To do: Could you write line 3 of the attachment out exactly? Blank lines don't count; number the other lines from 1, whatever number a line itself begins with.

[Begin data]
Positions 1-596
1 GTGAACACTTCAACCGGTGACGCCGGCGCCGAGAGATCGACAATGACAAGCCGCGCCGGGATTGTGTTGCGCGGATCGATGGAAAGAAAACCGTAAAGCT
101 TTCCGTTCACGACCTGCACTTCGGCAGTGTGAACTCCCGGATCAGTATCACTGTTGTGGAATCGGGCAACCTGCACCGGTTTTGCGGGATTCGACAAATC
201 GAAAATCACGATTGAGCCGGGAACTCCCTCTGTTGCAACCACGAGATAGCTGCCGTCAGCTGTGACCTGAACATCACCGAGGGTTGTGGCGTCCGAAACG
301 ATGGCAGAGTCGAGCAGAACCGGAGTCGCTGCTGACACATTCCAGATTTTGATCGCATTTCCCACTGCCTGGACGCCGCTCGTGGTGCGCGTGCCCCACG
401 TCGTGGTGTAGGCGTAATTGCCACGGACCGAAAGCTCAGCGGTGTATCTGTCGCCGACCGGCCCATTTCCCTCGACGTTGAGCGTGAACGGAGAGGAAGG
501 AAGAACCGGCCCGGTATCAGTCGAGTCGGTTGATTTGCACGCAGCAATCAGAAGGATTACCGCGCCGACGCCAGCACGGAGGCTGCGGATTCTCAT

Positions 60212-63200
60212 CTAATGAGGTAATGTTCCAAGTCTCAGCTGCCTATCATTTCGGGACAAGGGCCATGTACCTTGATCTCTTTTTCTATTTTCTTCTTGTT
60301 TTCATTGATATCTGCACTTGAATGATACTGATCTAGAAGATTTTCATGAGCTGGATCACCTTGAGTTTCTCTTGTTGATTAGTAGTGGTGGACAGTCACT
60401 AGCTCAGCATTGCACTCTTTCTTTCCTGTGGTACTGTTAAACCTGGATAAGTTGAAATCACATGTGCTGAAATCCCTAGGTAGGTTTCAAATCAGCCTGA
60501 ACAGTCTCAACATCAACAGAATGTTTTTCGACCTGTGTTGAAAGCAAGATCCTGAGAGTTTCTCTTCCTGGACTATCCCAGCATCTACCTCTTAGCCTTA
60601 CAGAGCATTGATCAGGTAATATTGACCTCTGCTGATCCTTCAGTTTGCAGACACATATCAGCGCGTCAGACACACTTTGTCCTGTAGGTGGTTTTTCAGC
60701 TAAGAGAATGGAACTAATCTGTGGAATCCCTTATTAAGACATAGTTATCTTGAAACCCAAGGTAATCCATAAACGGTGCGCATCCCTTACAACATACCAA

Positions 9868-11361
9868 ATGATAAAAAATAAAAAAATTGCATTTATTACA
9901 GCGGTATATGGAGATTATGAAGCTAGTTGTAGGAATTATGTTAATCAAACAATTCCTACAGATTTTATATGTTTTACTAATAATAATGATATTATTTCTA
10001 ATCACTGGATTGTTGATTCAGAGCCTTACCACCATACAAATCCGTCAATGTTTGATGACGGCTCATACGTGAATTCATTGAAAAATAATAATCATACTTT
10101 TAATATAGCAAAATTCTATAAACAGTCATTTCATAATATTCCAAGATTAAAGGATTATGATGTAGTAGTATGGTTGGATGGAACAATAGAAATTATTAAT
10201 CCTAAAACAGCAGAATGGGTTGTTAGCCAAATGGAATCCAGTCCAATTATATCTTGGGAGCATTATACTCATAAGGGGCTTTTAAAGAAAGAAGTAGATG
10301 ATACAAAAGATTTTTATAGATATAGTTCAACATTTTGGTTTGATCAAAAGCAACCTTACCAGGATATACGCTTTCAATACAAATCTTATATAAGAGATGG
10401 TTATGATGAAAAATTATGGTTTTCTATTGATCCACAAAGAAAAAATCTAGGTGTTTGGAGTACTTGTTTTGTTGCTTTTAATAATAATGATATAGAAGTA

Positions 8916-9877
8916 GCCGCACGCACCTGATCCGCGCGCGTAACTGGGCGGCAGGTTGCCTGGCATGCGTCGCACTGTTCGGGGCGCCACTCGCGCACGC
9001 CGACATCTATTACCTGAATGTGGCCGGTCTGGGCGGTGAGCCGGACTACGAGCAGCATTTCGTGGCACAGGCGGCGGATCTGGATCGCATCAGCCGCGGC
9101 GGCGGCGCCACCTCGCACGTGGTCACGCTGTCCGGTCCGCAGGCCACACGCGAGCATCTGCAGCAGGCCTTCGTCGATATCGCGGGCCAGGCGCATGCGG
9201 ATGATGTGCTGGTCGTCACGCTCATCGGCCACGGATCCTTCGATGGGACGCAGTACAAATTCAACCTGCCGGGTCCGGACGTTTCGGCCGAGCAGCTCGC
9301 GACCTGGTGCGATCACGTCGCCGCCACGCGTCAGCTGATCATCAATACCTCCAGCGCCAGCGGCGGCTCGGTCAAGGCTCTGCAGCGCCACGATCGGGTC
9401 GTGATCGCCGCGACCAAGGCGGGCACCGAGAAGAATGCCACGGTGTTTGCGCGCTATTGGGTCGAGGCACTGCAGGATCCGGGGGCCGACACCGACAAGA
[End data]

101 TTCCGTTCACGACCTGCACTTCGGCAGTGTGAACTCCCGGATCAGTATCACTGTTGTGGAATCGGGCAACCTGCACCGGTTTTGCGGGATTCGACAAATC